Introduction: Dinosaur Corn Cob Holder
Corn is great. I think it might be my favourite vegetable, next to onions. So, when Jayefuu showed me these corn cob holders designed by Lana Filippone, I knew I had to have them.
But, since they are not yet available to purchase I decided to make my own. You can buy them now!
Aside from being partial to dinosaurs, I thought it would be fun to include herbivores, too. Having a history of playing with my food, these clever corn cob contraptions are a fine addition to my kitchen arsenal.
It's not clear if the original design allowed the dinosaur to be reconnected when not holding corn. I thought it was an obvious trick, and designed it into my cob holders.
Ready to make your own dinosaur corn cob holders?
Step 1: Tools + Materials
My local Dollar Store had a bin full of different animals. I recommend picking up a few, as the cavity inside is sometimes a weird shape and might not accept the corn cob holder without heavy modification. Look for animals with wide torsos, allowing plenty of room inside. The cob holder will also need a deep cavity to house the tines, so err on the side of caution and choose larger animals.
Step 2: Cut and Cover
Almost all hollow plastic animal toys are manufactured in two halves, joined together in the middle - the front half and the back half. Using a sharp hobby knife, the joining seam can be cut and the toy animal is cleanly in 2 parts.
drill joining holes:
To allow the cob holders to fit together small openings slightly larger than the diameter of the tines was drilled into the front face of each cob holder. I pressed the sharp tines into the plastic face to make a small mark, then drilled through the entire handle at the mark point. Make sure your drilled openings are larger than the diameter of the tines. For mine I used a 2mm (1/16") bit.
plastic cob holder profile:
The cavity inside each half will be slightly different, and the profile of the corn cob holders may need to be trimmed to fit inside. After dry-fitting the cob holders inside each half, use a marker on the inside portion of the cob holder to indicate which animal half it belongs to. I added another mark to show which end faces upwards, too.
Since my design allowed the halves to be joined back together when not in use, the exposed tines needed to be covered as they protruded through the plastic handle. If left uncovered, the tines would be buried and stuck when the holders are cast in resin. To solve this, I cut the caps from some glitter glue I found at the Dollar Store. The caps were cut to the right height, then placed over the protruding tines when the two corn cob holders were joined together. Hot glue was used to join the caps to the backside of the cob holders, and more glue was used to fill in any openings in the plastic where the tines were exposed; making each cob holder airtight inside.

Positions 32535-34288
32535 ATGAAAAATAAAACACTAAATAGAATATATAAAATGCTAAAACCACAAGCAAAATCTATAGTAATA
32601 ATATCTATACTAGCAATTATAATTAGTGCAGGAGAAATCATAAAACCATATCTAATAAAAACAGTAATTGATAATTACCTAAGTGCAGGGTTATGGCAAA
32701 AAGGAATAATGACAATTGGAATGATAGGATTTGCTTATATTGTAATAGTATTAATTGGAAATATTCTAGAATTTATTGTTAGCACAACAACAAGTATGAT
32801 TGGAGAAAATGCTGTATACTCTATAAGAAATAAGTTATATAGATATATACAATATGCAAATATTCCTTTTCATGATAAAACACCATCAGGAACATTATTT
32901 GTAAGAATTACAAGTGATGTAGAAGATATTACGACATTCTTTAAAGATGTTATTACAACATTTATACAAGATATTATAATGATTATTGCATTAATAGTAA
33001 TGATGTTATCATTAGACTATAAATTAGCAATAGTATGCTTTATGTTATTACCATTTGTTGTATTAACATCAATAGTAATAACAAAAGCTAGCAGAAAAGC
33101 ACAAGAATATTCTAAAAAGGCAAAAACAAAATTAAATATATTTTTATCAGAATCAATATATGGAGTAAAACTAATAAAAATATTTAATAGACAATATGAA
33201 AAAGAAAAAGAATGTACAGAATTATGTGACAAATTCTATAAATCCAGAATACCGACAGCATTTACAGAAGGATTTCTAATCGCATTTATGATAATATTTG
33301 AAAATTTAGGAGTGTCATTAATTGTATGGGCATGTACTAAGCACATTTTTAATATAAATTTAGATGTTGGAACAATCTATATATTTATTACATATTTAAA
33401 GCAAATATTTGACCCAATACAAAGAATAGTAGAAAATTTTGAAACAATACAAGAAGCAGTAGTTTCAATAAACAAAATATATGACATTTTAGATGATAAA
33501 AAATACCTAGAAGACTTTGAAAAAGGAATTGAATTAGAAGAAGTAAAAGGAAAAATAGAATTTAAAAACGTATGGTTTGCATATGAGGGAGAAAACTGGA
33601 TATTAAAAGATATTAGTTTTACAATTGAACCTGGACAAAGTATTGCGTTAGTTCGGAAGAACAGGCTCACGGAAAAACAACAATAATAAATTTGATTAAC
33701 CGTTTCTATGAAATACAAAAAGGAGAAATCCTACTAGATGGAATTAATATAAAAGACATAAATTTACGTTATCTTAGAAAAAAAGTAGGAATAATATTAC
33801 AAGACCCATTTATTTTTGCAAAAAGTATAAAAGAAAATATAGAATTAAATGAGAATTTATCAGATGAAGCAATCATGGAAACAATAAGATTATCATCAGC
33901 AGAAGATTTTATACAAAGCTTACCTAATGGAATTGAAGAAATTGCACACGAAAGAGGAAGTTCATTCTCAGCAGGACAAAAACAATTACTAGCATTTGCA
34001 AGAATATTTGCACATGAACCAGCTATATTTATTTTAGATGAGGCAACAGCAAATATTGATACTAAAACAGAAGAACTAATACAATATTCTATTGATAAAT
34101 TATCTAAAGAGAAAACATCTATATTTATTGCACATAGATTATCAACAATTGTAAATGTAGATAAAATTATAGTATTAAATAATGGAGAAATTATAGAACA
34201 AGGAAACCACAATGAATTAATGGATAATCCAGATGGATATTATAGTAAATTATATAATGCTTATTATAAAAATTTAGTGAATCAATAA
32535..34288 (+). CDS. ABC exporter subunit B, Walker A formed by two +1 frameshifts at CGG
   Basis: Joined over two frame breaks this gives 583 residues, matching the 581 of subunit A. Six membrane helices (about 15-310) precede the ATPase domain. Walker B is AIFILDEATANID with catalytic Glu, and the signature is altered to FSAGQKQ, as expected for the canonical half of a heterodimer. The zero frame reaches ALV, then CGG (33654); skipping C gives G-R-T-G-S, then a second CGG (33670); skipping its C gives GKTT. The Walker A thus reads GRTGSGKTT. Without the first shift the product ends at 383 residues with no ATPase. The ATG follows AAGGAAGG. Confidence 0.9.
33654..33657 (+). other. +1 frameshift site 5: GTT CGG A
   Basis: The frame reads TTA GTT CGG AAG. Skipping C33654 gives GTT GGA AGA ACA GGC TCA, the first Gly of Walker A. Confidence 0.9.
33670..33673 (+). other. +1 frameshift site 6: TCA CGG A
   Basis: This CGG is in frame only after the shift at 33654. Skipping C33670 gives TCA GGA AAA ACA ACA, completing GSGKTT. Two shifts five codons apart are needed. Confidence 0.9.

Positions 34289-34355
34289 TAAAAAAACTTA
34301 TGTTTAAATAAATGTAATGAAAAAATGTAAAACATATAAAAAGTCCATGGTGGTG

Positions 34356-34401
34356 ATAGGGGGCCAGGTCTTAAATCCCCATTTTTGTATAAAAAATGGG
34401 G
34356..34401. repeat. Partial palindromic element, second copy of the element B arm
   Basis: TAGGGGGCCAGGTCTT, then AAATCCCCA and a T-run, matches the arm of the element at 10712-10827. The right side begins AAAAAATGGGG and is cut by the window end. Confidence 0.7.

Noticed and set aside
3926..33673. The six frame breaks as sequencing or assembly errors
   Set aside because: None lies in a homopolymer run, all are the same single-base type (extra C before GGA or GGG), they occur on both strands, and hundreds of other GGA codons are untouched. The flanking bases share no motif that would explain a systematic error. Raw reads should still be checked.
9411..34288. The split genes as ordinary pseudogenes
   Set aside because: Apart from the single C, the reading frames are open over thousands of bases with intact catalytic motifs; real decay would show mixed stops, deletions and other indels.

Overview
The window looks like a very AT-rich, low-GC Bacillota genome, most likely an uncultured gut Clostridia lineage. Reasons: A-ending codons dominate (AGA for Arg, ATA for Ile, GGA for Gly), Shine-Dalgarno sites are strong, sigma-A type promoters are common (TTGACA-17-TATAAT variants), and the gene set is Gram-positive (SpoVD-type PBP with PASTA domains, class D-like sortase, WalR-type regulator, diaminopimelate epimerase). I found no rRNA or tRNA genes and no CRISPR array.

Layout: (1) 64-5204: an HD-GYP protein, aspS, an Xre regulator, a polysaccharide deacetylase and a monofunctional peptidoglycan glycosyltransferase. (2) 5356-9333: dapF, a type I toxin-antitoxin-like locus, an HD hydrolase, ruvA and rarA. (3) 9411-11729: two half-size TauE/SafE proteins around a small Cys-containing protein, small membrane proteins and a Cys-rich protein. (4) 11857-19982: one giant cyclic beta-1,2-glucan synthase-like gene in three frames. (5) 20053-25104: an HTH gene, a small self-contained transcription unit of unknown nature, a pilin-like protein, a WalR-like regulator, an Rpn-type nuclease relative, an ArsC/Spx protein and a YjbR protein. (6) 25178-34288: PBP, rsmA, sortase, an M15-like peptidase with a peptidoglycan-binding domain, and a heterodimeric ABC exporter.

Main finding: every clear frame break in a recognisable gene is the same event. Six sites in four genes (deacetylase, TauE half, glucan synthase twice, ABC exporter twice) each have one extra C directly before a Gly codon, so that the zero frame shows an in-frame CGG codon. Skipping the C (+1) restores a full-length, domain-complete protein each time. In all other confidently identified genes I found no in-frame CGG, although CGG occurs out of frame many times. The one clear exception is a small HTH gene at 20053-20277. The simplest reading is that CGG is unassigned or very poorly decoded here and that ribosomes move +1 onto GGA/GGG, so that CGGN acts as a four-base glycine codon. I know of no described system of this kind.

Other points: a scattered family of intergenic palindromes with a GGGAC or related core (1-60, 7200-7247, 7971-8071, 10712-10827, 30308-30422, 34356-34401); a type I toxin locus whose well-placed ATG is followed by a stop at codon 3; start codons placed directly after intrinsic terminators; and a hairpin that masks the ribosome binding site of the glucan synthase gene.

Step 3: Casting
To secure the cob holders in each side I used casting resin. Casting resin is a liquid that can be poured and sets hard and clear. This isn't an ideal application for clear resin, but worked well as a permanent adhesive and produced good results.
Before mixing the resin. Set up newspaper around the area you plan on casting on. Resin is messy stuff and once it hardens it's almost impossible to remove. You will also need an assortment of clamps or other devices to hold each dinosaur/animal upright while the resin sets. Position each toy half with the cavity upwards, and secure in a clamp. When your workspace is ready, you can start mixing the resin.
EasyCast resin is a 2-part mix of resin and hardener. Following the directions on the box, each part of the resin was warmed, then equal parts were measured into separate disposable cups. The portions were combined and mixed together for about a minute, then transferred into a new cup and mixed some more.
This resin takes about a day to set completely, but will start setting in about 20 minutes. Carefully pour resin into upright toy cavity and fill about 2/3 full. Carefully place the cob holder inside, capped end first. Sink so the front face of the cob holder is level with the halved dinosaur/animal edge. If the cob holder is not a snug fit, you may need to use masking tap to suspend the cob holder in place while the resin hardens.
Allow resin to set for at least 24 hours. Make sure the cob holders and plastic toys remain upright, level, and undisturbed for the duration of the hardening.
Step 4: Consume
After the resin has set, use your hobby knife to clean up edges and any spilled resin drops. Clean the tines well with warm soapy water before use.
All that's left is to cook up some corn and stick in your favourite corn cob holder. Om nom nom
Have you made your own corn cob holder inspired by this Instructable? I want to see it!
Share a picture of your version of these corn cob holders in the comments below and I'll award you a 3-month Pro Membership to Instructables.com!